Leaders in the Legal Sector. Digital leadership through the first wave of the coronavirus crisis.
Digital leaders are facing the greatest challenge of their careers. As stated by McKinsey & Co:
“’The goal for digital leaders is to emerge from this not having just “managed” the crisis but being stronger because of it.
For this reason, it’s important for CIOs to keep a steady hand on initiatives and programs that can help the business become tech forward.”
In the first of our legal sector Futr Spotlight, we caught up with Jon Grainger, Chief Information Officer of Slater and Gordon (S&G) UK, to share his thoughts on the crisis and how his teams were responding to the needs of their clients and employees, and more broadly the initiatives he’s working on at S&G.
Please could you give a brief intro to yourself and S&G?
“No problem – I’m Jon Grainger, CIO at S&G where I’ve been for 6 months, having spent nearly 4 years in the legal sector – before this I’ve spent most of my career selling and delivering IT professional services.
S&G UK is the leading personal injury law firm in the UK. Since joining, I’ve taken up the mantle on our Work Anywhere transformation and our rapid movement towards automating legal processes in the personal injury space, redefining how certain legal services are accessed by the UK public.”
What preparation did you already have in place for the unprecedented move to fully remote working?
“I think we were relatively fortunate, in that we’ve been working on our ‘work anywhere’ platform and strategy for the last couple of years, and we were already using tools such as Teams and IP telephony.
We’d already identified laptops for most staff, not just fee earners, and the fact that our home-grown VPN solution allowed for split tunnelling – means that each member of staff could connect directly with Microsoft rather than going through our data centres. Bad latency is the killer of video conferencing!”
And if you weren’t so well prepared?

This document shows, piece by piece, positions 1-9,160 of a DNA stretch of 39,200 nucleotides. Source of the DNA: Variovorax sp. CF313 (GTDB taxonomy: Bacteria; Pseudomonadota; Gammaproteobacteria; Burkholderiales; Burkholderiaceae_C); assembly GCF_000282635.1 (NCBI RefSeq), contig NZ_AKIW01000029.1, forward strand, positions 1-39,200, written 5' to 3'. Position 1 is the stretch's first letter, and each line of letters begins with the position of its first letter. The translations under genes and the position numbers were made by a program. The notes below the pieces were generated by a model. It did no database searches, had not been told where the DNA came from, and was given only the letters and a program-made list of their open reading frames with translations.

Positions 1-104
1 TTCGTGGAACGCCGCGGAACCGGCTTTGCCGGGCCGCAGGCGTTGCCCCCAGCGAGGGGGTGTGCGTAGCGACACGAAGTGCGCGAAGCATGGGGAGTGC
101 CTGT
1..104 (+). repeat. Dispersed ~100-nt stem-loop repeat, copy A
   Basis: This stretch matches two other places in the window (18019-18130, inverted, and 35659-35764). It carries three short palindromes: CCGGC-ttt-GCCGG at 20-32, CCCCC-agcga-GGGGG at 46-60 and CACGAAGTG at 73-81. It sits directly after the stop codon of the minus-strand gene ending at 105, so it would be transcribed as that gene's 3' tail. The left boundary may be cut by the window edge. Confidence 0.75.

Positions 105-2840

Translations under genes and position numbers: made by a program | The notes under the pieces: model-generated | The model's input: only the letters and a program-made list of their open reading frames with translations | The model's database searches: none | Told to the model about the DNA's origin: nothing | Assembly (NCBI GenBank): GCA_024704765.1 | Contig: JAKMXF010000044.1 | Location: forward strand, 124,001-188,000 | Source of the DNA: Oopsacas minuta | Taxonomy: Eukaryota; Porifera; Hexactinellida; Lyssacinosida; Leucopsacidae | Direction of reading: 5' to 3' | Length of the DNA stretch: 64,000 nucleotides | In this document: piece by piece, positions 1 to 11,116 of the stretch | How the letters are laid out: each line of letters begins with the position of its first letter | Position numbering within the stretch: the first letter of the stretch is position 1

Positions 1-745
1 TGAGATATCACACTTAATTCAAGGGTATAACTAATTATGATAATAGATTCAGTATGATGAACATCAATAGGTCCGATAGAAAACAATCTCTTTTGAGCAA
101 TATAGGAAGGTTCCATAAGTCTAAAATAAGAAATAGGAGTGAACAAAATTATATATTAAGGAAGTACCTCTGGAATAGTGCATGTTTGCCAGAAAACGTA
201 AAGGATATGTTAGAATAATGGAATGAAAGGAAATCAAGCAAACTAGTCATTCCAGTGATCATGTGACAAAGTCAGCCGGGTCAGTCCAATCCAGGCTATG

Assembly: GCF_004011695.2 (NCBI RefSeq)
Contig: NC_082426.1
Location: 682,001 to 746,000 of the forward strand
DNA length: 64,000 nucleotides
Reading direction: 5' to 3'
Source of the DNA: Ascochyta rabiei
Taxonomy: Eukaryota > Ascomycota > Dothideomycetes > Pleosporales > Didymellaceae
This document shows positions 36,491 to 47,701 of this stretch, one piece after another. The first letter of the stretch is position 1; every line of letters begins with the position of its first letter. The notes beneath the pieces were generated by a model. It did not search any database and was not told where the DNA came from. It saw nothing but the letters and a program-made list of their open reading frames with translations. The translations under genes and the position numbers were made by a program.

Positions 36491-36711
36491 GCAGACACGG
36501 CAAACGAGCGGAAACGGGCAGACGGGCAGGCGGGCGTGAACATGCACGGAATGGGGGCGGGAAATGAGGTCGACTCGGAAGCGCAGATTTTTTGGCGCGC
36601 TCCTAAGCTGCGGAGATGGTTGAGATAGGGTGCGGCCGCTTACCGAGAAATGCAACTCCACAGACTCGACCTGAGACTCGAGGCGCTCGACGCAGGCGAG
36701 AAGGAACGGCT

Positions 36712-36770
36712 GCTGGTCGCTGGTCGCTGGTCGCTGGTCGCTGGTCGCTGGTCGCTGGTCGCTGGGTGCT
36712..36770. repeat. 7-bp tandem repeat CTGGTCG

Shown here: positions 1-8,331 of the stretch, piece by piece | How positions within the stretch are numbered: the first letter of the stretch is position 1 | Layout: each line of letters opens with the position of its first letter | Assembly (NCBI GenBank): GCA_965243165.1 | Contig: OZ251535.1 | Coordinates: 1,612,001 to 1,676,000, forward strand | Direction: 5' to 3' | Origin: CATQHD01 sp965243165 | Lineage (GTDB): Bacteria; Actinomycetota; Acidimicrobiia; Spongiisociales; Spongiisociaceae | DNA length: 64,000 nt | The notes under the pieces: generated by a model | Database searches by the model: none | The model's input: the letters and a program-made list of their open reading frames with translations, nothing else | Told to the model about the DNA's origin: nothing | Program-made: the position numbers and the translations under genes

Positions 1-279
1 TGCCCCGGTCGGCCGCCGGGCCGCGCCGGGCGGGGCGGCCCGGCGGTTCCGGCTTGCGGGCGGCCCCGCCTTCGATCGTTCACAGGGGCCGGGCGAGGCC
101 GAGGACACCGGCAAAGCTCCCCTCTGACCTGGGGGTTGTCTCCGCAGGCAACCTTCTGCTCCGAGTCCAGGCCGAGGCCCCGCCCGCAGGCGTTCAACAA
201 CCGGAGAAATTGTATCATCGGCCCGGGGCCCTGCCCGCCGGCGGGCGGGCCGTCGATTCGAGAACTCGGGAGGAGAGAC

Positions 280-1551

“If we weren’t so well prepared, the key would be prioritisation – assess what the ‘home office environment’ has, and focus on setting up telephony and video conferencing functionality.”
What one problem did you face that needed solving the fastest?
“In the personal injury space, keeping our contact centres open is important – people either want a person to talk to about their claim, or a highly personalised online experience.
To do this, our telephony team moved all our phone numbers into Teams, meaning that calls to any number, such as desktop direct dials, are routed straight to Teams.”
What has this sudden transition meant for your billable staff and the business as a whole?
“This situation has created an unprecedented appetite to consume digital transformation.
In the legal sector, we have a cautious attitude toward technology adoption and changing working practices. The sudden move to remote working answers the ‘why’ when it comes to using new technology.
The business has been complimentary at how easily we’ve maintained BAU given all that’s happened, which is great to hear.
The conversation is now turning, from us taking the business through transformation, to them asking us how we can digitalise other processes and do more!”
Lastly, looking to the future – the next several weeks and beyond – what’s in store?
“We’re now looking at optimising the home office setup, in terms of devices and equipment, and tuning our systems so that we can offer the digital equivalent of the office.
When we’re able to start using our offices again, our staff will be well versed in using the tools needed for agile working.
So we’re back to focusing on our core technology strategy summarised as work anywhere, automate everything, and disrupt!”